Arrow-right Camera

The Spokesman-Review Newspaper The Spokesman-Review

Monday, November 18, 2019  Spokane, Washington  Est. May 19, 1883
Cloudy 44° Cloudy
News >  Washington

Scientist keeping Hawaiians informed from Vancouver

U.S. Geological Survey scientist Liz Westby describes the monitoring system for volcanic activity in Hawaii as well as the Cascades region. She is part of the team managing social media for the volcanic events in Hawaii. (Alisha Jucevic / Columbian)
U.S. Geological Survey scientist Liz Westby describes the monitoring system for volcanic activity in Hawaii as well as the Cascades region. She is part of the team managing social media for the volcanic events in Hawaii. (Alisha Jucevic / Columbian)
By Tom Vogt Columbian

From an office in Vancouver, scientist Liz Westby has been helping Hawaiians keep up with news about their volcanic eruption.

Westby works at the Cascades Volcano Observatory in Columbia Tech Center. But in this linked-in world, the geologist can be in the center of the action as part of the social media team.

Some of that has involved answering questions this week on the Hawaiian Volcano Observatory’s Facebook page.

“We’re providing information to people who need it,” Westby said Monday as she monitored several screens with U.S. Geological Survey imagery. They included live feeds from the Kilauea volcano on the Big Island of Hawaii.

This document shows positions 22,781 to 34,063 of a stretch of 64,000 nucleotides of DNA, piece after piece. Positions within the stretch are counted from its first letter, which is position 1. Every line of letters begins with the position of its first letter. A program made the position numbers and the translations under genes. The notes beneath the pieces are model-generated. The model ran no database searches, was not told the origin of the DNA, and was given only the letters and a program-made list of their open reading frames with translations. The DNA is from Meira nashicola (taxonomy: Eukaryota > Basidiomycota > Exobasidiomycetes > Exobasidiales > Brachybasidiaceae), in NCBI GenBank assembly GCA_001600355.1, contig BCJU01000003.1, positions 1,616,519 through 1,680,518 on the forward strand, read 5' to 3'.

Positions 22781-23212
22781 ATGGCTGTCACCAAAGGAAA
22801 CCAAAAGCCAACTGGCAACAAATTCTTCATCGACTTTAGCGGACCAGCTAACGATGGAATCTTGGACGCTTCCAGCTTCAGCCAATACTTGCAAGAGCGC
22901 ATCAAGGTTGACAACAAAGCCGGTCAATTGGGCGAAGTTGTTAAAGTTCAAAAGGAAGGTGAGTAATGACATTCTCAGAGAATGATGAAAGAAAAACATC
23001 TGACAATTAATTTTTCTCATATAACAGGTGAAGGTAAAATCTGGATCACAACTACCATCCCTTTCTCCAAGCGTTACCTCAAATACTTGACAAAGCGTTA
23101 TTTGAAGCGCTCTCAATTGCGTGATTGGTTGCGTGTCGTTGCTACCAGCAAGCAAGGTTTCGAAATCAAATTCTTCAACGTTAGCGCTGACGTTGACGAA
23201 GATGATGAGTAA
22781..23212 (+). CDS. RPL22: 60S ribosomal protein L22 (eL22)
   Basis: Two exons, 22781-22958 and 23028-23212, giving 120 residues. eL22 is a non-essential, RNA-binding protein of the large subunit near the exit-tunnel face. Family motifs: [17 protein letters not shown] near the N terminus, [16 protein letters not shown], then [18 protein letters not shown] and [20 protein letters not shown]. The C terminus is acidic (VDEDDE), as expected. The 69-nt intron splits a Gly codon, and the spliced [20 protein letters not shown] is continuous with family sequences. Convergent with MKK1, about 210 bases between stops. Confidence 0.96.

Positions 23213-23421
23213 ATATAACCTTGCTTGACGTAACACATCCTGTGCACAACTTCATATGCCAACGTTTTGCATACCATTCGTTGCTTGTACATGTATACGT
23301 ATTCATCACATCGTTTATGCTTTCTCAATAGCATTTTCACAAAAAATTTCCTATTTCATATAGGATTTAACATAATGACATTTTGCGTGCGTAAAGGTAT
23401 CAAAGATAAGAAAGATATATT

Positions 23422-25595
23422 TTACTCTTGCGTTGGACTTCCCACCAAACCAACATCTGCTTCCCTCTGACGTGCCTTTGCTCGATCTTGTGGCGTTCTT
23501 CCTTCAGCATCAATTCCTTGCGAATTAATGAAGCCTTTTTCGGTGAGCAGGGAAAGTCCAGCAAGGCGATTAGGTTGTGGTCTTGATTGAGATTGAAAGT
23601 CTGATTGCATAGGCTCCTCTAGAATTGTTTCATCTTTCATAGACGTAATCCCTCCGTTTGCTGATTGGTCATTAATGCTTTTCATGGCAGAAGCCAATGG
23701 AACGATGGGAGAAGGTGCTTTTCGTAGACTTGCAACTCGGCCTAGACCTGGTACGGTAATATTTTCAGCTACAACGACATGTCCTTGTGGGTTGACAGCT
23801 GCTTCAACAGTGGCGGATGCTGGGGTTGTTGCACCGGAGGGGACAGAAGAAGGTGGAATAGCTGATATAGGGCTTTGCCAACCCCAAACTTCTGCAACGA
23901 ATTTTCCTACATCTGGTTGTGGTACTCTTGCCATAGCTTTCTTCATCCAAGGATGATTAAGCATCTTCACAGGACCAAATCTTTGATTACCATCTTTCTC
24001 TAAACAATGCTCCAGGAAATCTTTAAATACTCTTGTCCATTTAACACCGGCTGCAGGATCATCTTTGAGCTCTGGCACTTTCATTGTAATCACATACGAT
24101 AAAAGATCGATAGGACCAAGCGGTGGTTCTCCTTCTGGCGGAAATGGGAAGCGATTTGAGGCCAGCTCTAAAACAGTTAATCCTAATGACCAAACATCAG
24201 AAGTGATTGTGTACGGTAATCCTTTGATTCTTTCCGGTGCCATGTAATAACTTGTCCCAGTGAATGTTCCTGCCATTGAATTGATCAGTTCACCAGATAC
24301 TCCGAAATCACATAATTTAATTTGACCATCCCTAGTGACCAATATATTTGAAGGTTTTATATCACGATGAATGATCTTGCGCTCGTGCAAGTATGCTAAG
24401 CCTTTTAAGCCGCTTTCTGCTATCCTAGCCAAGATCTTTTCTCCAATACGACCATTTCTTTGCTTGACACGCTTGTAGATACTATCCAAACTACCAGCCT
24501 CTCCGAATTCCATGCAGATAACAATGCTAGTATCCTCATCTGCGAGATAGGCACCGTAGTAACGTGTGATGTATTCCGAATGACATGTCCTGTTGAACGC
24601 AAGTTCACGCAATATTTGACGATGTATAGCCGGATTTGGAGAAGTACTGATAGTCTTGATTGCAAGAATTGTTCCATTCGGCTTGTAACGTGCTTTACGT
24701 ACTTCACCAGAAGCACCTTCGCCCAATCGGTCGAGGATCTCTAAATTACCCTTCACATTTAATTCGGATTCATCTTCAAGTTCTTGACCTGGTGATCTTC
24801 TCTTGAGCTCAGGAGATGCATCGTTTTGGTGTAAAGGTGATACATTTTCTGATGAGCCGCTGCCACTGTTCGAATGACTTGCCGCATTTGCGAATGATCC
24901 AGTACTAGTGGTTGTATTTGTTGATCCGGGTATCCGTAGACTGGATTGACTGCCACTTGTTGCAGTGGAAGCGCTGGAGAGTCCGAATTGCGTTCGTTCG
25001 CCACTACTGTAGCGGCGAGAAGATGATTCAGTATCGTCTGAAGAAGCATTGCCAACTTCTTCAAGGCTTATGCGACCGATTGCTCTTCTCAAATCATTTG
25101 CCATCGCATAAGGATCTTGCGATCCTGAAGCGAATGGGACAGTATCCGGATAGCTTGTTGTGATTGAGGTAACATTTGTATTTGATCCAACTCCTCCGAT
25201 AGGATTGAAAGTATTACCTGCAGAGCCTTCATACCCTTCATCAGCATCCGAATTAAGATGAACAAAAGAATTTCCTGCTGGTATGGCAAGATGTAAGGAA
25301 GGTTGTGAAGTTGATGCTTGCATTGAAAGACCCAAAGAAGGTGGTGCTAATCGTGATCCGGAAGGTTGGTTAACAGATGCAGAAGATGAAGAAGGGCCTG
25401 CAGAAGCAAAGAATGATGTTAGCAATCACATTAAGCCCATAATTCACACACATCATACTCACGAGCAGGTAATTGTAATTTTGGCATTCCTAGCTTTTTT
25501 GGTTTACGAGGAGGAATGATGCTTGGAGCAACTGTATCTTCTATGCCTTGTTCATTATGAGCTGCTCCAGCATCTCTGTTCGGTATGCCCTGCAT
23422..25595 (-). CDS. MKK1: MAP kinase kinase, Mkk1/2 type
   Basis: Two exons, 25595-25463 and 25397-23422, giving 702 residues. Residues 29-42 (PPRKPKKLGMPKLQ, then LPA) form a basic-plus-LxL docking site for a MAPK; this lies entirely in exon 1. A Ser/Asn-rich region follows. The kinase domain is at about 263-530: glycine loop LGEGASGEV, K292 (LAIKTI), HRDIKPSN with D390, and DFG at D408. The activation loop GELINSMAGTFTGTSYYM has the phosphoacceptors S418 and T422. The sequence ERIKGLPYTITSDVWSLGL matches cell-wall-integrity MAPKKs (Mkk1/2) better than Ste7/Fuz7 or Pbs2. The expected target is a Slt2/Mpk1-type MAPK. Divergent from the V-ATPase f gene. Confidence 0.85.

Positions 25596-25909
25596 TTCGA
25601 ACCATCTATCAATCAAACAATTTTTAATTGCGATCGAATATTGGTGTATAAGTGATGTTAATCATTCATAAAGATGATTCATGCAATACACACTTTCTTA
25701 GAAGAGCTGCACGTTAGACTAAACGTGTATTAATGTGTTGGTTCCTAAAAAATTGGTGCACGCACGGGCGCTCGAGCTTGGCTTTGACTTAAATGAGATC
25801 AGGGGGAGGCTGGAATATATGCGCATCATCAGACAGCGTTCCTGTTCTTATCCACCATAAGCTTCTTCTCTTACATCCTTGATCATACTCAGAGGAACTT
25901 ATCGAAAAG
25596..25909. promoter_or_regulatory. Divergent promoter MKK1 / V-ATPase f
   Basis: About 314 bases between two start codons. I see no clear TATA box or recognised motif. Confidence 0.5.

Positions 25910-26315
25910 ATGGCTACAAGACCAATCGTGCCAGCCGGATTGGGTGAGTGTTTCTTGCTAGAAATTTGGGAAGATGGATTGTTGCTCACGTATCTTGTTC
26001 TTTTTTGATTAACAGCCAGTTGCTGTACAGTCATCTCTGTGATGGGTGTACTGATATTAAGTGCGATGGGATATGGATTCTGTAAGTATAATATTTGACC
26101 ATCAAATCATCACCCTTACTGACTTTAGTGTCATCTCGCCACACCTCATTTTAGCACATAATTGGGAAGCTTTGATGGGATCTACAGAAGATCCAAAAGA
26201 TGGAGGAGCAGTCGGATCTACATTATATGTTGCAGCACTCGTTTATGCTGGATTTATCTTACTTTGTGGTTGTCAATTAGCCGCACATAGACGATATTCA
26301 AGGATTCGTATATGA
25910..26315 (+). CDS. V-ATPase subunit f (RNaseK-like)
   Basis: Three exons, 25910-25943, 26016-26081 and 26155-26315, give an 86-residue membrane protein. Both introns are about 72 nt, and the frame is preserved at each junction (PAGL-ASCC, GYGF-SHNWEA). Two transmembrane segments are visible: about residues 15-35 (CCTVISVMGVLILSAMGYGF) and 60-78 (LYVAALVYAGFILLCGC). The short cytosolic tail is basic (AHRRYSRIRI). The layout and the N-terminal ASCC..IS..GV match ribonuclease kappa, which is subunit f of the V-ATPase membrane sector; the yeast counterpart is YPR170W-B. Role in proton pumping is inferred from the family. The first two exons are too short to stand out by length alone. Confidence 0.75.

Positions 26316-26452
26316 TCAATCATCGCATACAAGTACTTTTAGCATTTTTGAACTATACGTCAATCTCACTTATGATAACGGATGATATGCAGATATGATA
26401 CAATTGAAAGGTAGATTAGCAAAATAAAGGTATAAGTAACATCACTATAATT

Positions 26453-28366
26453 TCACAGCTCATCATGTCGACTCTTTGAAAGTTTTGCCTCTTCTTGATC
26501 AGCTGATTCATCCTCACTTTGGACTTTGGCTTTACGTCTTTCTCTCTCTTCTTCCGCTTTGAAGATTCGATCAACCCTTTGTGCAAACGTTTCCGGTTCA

More than 900,000 people had checked in via social media, so Westby definitely has felt like part of the team.

By managing social media, staffers in the Vancouver office are letting their fellow scientists in Hawaii focus on the eruption.

There are only 25 scientists at the Hawaiian Volcano Observatory, Westby said, and responding to an active volcano “is overwhelming for 25 people.”

The Vancouver observatory – one of five in the USGS volcano science network – also is providing some hands-on help. Three staff members were scheduled to be in Hawaii today. One of them actually got a head start.

“Rebecca Kramer was already there on vacation,” Westby said. A geophysicist, Kramer “is setting up little GPS stations in the Leilani Estates subdivision.”

That’s the community where more than 25 homes have been destroyed.

Westby also has a personal connection to the eruption site.

“I know the people. I was there from mid-February to mid-March,” Westby said.

A few days ago, one of those colleagues provided an interesting description of the scene, with the islanders also dealing with dozens of earthquakes.

“She said she almost felt seasick.”

While they’re assisting colleagues in Hawaii, the local scientists also have been preparing for an open house. Part of the state’s Volcanic Preparedness Month, the session will be from 10 a.m. to 5 p.m. at Cascades Volcano Observatory, 1300 S.E. Cardinal Court, in Columbia Tech Center.

Subscribe to the Morning Review newsletter

Get the day’s top headlines delivered to your inbox every morning by subscribing to our newsletter.

You have been successfully subscribed!
There was a problem subscribing you to the newsletter. Double check your email and try again, or email webteam@spokesman.com